Are Facials Useful For Treating Acne?
If you’re having problems with your complexion, you’ve probably been tempted by that acne-fighting facial on your favorite salon’s service menu. Before dropping your hard-earned cash on such a service, it’s reasonable to want to settle the obvious question: Can a facial treatment help get rid of an acne problem?
Unfortunately, the answer is a little bit frustrating: It depends on. How effective an anti-acne facial is for you is going to rely on a lot of different factors, so it’s not possible to say authoritatively whether or not it’s worth your money.
For a start, you should understand that a single facial is not going to turn everything around for you acne-wise. Just like most acne-fighting techniques, facials take time – and regular re-application – to make a positive difference. That just makes it more necessary to study the subject before you make a commitment; you’re going to want to get several facials if you elect to try and treat your acne this way.
Anti-acne facials are typically scheduled on a weekly or biweekly basis. In between trips to the salon, it’s important to stick with a consistent skin care regimen that complements your facial efforts.
The skill of the esthetician doing the work is crucial, too. If fixing an acne problem is a high priority for you, make sure you collaborate with an esthetician who’s dealt with acne before.
Facials can be particularly useful on comedonal or non-inflammatory acne. (Examples include garden-variety blackheads and whiteheads.) If this is the primary sort of acne you’re struggling with, facials should prove to be extremely useful in cutting down on the number of breakouts you have to deal with.
In an anti-acne facial, your esthetician will be removing pore blockages (comedones) manually. Purging those blocked pores will result in an immediate improvement in the way your face looks and feels. Regular facial treatments, when combined with a healthy skin care regimen in between visits, can minimize the number and severity of comedonal acne breakouts you experience.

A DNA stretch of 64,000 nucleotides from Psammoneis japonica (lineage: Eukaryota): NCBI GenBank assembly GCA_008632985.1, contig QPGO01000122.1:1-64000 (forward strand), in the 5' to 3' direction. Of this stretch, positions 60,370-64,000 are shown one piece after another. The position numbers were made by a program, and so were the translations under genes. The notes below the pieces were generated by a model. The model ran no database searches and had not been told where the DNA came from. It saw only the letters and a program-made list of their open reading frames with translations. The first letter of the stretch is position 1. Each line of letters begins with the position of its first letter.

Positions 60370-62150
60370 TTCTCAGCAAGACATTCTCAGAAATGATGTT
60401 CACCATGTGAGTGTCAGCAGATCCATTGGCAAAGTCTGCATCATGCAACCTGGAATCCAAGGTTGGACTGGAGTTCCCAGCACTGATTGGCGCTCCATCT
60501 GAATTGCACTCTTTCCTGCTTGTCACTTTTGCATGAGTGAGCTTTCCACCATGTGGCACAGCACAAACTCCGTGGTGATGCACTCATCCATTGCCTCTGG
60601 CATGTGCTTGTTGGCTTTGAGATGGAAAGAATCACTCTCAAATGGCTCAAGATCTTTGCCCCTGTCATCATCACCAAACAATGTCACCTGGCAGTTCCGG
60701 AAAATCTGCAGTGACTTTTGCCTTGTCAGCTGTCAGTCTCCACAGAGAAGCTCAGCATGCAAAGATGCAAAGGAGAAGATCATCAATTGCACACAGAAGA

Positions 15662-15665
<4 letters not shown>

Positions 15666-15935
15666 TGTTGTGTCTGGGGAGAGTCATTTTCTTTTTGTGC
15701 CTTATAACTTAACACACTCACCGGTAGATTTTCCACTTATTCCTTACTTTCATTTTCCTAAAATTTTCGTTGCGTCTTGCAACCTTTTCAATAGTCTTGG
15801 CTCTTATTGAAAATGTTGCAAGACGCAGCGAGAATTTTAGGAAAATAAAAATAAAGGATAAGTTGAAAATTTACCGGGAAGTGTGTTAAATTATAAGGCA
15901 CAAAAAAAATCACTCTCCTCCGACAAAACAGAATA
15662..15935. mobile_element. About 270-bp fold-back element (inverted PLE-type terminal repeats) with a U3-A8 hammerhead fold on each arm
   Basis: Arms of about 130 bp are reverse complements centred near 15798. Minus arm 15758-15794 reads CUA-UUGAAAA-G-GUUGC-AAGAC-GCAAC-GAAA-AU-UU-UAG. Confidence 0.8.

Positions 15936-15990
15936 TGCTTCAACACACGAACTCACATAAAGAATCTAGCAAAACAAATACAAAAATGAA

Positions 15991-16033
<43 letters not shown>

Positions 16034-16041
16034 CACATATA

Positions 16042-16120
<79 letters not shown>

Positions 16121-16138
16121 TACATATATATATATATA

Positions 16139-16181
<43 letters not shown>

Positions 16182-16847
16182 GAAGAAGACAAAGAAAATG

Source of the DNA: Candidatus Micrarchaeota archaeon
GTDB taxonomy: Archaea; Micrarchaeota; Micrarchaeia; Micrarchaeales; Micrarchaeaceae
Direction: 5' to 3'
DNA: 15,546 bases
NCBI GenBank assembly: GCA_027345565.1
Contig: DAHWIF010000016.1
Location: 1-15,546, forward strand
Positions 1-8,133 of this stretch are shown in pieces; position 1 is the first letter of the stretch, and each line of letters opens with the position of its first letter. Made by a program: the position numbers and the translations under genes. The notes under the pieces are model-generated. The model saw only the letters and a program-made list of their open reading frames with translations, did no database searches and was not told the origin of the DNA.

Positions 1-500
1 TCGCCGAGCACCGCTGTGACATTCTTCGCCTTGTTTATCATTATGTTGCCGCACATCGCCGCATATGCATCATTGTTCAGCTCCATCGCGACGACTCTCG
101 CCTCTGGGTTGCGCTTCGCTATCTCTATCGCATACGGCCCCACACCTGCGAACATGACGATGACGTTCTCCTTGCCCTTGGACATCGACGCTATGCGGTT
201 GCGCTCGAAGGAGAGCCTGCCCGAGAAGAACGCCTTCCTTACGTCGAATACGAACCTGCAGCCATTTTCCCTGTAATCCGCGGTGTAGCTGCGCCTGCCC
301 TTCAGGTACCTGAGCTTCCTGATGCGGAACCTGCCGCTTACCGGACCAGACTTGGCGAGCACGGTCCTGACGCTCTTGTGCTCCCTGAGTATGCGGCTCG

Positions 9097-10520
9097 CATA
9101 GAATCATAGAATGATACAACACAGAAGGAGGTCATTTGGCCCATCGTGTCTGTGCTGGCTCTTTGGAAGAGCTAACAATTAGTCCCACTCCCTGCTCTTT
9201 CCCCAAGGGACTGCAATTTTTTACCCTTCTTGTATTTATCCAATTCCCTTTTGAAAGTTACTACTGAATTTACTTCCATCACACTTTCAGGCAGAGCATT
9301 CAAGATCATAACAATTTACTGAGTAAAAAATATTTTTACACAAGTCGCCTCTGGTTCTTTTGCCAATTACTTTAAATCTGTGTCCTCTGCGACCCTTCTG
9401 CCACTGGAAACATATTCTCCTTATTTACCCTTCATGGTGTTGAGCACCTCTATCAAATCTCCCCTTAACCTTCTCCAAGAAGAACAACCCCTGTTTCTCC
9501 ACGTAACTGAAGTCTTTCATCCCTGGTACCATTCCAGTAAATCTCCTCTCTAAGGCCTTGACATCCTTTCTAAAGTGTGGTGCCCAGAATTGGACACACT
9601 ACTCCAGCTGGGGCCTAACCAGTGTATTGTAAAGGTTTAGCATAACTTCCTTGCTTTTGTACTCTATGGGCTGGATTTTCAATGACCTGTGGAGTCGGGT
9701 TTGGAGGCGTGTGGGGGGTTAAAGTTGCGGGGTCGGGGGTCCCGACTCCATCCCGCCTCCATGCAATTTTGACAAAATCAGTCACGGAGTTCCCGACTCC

When it comes to inflammatory acne, facials alone are rarely enough to solve your problem. A salon may be the right place to get mild inflammatory acne treated, but more advanced cases should be taken to an experienced dermatologist. The good news is that any good esthetician will have the first-hand experience necessary to diagnose inflammatory acne. If your case warrants it, your esthetician should be able to point you toward a reliable dermatologist.
Facials don’t necessarily become useless if you have moderate to severe inflammatory acne. In cases like this, regular facials may form one part of a larger care routine. Your esthetician may end up working in coordination with a doctor; there are even dermatologists who have estheticians on their staff to administer treatments including facials.
What To Expect From An Acne Treatment Facial
Your esthetician is going to start your facial with a thorough cleansing. Next will come steam baths, masks, and possibly a facial massage. Depending on her professional opinion, your esthetician will use a range of different products and techniques to remove dead skin and surface oils, soothe the skin, and add needed moisture. Estheticians will keep extractions to a minimum in areas with inflamed skin, and they will not extract deep, inflamed blemishes (e.g. cysts, nodules) under any circumstances.
Most estheticians are happy to recommend products and practices for use at home. Before your facial, make sure your esthetician knows about any medications (both oral and topical ones) you’re currently using. This minimizes the risk of unwanted reactions. Exfoliation, for example, can cause adverse results in people using Accutane or topical retinoids like Retin-A or Differin. If you’re already under the care of a dermatologist, it’s a good idea to speak to him or her before having an anti-acne facial.